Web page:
4. Global warming has hit this region hard this year, with Malaysia also not spared from its effects. More frequent flooding is expected for three quarters of Southeast Asian cities, potentially affecting tens of millions annually by 2030.2 

  5. Moving forward, it is estimated that approximately USD4 to 6 trillion per annum is required to shift the global economy towards a low carbon future.3 To make matters worse, the global pandemic has widened the Sustainable Development Goals or SDG financing gap for emerging economies by an estimated USD 1.7 trillion.
  6. COP27 also highlighted the alarming gap between the financing needs of developing economies and the actual support provided. Nations risk being left behind with an estimated USD 5.9 trillion needed by developing countries to implement their nationally determined contribution plans in this decade alone.5

  7. While the establishment of a loss and damage fund to provide funding for climate disasters in vulnerable developing countries was a key outcome of COP27, I believe that it is also crucial for Southeast Asia to accelerate our own climate action efforts. 

  8. The growing number of climate pledges and commitments made by ASEAN countries, including Malaysia, is encouraging. According to the IPCC, Southeast Asia also has the potential to rapidly reduce up to 43% of its greenhouse gas emissions by 2050.6

  9. However, implementing much-needed climate adaptation and mitigation measures requires the financial system to be ready to step up in supporting this transition.

  10. I firmly believe that the financial industry has the necessary capabilities to navigate this journey. To be effective, a holistic sustainable finance ecosystem must be established. This includes scaling up innovative financial solutions, tools and policies, as well as enhancing market accessibility and expertise.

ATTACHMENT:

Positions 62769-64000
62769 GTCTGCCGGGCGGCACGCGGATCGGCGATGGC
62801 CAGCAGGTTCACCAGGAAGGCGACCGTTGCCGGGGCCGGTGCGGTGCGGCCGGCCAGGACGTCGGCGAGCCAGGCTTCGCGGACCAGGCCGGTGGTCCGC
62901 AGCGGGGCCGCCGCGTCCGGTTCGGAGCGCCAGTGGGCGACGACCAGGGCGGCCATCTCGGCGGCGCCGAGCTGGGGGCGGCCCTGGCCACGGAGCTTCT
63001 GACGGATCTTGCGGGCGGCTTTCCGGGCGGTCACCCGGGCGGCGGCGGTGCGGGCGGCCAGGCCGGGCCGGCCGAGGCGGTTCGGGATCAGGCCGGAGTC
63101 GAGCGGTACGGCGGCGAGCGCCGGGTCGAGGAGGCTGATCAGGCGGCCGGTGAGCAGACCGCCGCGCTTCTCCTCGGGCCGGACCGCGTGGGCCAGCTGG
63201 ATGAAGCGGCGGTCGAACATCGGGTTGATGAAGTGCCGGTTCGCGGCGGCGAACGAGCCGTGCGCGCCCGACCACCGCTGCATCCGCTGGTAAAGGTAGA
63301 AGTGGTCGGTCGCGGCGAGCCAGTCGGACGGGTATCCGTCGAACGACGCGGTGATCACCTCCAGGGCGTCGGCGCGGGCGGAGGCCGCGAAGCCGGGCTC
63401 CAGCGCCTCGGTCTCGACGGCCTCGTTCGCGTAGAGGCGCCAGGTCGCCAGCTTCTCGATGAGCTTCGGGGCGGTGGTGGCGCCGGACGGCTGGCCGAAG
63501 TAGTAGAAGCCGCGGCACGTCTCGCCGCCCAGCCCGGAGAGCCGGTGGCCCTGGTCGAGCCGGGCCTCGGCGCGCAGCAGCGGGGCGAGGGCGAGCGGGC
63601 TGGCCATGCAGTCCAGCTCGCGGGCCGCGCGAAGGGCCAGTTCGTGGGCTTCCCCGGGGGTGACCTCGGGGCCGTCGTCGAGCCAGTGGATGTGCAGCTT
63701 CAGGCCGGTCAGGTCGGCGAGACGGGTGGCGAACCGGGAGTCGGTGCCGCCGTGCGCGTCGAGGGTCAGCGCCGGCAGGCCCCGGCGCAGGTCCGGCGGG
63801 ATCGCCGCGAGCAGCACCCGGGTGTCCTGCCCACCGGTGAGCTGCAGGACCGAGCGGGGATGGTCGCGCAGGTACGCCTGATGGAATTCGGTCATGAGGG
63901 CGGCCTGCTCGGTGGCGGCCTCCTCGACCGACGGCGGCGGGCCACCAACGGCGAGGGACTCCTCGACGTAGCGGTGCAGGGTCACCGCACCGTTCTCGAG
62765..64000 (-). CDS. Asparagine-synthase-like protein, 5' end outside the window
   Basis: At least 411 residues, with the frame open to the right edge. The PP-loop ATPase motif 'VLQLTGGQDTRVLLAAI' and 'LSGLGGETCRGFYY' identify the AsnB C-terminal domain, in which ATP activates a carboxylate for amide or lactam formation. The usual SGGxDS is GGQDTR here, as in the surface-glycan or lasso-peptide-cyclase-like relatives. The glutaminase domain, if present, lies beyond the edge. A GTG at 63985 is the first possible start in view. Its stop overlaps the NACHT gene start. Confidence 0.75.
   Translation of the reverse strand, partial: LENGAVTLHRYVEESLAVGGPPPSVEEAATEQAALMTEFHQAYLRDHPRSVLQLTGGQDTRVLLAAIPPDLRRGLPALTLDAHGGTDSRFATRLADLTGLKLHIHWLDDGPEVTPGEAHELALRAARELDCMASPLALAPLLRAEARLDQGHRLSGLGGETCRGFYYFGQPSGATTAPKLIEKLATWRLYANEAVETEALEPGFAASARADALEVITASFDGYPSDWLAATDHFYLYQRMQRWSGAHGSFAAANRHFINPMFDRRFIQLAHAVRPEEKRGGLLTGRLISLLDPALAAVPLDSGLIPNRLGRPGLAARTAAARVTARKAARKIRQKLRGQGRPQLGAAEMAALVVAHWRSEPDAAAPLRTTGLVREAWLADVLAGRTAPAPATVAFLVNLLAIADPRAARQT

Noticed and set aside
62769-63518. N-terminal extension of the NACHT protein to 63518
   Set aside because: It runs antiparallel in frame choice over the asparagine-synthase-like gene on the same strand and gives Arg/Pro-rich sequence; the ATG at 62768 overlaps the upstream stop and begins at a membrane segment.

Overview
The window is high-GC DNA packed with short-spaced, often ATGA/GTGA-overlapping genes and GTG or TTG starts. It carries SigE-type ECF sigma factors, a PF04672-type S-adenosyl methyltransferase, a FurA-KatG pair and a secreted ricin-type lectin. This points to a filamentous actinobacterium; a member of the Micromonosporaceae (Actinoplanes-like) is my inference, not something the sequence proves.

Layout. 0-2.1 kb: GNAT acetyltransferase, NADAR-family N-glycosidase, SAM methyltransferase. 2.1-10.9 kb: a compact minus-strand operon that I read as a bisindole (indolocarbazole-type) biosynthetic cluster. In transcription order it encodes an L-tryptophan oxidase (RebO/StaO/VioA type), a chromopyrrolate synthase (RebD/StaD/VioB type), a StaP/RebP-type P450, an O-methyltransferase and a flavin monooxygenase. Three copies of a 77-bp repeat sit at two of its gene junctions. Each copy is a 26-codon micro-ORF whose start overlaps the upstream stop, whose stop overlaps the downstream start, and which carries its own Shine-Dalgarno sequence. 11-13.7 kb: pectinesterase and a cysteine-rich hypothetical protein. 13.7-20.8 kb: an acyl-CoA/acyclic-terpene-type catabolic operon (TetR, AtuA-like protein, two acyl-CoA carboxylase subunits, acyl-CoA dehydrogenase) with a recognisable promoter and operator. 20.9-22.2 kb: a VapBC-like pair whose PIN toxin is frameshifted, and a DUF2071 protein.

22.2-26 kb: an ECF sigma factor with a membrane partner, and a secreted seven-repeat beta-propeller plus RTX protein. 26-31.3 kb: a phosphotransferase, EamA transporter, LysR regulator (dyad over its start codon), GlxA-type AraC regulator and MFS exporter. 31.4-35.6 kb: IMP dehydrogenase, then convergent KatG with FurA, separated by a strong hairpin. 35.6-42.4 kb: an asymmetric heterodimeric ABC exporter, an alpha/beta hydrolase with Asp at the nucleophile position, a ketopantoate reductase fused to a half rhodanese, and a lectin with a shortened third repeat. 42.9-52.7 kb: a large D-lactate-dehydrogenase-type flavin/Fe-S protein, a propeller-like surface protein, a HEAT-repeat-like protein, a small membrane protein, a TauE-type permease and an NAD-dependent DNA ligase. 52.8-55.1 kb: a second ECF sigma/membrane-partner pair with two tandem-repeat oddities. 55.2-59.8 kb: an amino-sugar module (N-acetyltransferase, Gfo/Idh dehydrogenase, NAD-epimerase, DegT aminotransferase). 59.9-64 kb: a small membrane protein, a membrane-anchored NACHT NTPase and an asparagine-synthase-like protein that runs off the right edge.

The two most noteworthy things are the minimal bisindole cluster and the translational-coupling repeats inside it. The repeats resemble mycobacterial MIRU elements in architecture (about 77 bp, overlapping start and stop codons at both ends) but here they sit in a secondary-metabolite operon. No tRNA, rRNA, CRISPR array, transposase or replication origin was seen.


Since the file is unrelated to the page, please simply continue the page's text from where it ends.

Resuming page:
Capital market initiatives in Malaysia and ASEAN to further drive sustainable development

    Ladies and gentlemen,

  11. A study estimated that close to USD 100 billion7 is required over three decades for Malaysia to achieve Net Zero by 2050. This is a sizeable sum to be directed to sustainable economic activities in support of transition goals. And we are just talking about a single country.

  12. Hence, public finance alone is not enough. It must be complemented with private capital due to the scale required to fulfill the SDGs and climate commitments.

  13. The Securities Commission Malaysia (SC) recognised early on the need to fill this large financing gap, as well as the enormous potential it offers. Therefore, various initiatives have been introduced since 2014 to develop a facilitative ecosystem for Sustainable and Responsible Investment (SRI) in Malaysia, to enable the domestic capital market to be part of the solution.